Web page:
The Difference Between Child Seat Regulations and Wheelchair Travel Standards

These equipment guidelines are similar to the legal requirements that all states and territories have about the safety and security of child seats in motor vehicles.11 Unlike child seat regulations, however, the adult wheelchair equipment standards are voluntary and do not account for consistent, proper use.

Wheelchair transport equipment standards are a step in the right direction, but there is still a lack of accessible guidance on the proper use, securement, and positioning of wheelchairs in a vehicle. While the National Highway Traffic Safety Administration (NTHSA) has extensive information about the proper choice of car seats and booster seats for dependent children,12 there is little to no guidance for those who depend on wheelchairs for non-emergency medical transportation (NEMT).

Injury Risks in Non-Emergency Medical Transportation

Not every elderly or disabled person has an NEMT experience that results in a severe injury, and research is incomplete about the number of people who are injured. Among the injuries found in preliminary reports, however, 35% were attributed to improperly secured wheelchairs.13 Because the WTS standards are neither readily available nor mandatory, caregivers and transporters have little education, inconsistent rules to follow, and few incentives to avoid cutting corners for the sake of convenience.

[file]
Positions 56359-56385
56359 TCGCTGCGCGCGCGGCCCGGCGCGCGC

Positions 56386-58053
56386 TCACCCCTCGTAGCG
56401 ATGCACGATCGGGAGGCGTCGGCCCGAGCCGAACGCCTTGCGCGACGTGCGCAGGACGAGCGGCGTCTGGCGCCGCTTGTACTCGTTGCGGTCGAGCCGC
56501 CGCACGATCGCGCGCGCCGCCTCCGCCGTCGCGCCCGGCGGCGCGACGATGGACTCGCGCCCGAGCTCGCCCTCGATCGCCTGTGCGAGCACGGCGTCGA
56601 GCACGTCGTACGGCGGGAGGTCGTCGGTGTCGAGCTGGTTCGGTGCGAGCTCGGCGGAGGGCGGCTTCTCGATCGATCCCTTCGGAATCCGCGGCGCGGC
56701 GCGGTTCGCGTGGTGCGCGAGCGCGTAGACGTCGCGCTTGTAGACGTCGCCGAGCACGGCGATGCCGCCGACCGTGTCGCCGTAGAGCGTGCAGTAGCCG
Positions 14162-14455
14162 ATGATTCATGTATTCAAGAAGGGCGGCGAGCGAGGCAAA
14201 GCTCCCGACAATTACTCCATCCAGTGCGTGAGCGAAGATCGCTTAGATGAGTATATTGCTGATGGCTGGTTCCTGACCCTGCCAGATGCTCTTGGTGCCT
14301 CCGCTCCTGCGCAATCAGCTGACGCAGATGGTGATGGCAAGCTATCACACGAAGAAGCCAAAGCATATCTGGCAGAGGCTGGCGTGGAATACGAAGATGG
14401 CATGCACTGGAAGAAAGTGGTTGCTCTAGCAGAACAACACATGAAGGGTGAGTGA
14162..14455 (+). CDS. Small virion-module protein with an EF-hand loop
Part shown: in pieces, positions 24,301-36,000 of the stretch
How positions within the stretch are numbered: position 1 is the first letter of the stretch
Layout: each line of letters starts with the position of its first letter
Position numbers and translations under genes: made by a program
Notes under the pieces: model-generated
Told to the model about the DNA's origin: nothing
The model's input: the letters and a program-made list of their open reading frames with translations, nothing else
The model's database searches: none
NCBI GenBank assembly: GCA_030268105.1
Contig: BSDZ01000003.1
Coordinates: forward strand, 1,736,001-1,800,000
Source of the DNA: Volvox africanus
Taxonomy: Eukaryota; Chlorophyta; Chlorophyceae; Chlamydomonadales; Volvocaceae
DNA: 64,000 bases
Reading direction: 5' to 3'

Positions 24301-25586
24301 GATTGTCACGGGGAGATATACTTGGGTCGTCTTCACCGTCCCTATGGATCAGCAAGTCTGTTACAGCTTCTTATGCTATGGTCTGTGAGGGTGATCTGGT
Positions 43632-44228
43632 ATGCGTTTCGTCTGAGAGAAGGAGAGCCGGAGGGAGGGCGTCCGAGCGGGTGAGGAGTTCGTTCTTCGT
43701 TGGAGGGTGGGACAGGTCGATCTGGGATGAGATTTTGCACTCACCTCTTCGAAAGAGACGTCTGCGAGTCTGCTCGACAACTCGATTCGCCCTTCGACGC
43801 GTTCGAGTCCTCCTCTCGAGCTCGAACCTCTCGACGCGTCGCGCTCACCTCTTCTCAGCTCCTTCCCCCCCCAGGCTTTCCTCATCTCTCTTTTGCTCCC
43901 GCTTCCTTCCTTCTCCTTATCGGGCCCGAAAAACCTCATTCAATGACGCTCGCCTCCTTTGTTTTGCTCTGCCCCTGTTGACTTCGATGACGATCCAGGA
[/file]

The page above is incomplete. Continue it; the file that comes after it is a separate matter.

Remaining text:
Poor standardization and communication — combined with pressure to serve an increased number of patients every year — caregivers and transportation providers are sometimes tempted to save time by neglecting to correctly secure or position transport chairs and their dependent users. Even if a serious accident doesn’t occur, bad positioning can lead to agitation or discomfort. At its worst, incorrect wheelchair positioning can cause significant pressure injuries or even falls.

The True Cost of Poor Seating Solutions

These risks are of paramount concern for long-term and complex care because falls are the leading cause of death for seniors older than 65, and researchers estimate that injuries resulting from nonfatal falls cost the healthcare industry $49.5 billion in 2015 alone.14 Pressure injuries and ulcers from uncomfortable seating on long trips can also plague seniors who depend on DME mobility equipment, accounting for about $11 billion annually in expenses. Each pressure wound can cost anywhere from $500 to $70,000 to treat — a costly and unnecessary expense.15

The Case for Higher Standards in Wheelchair Transportation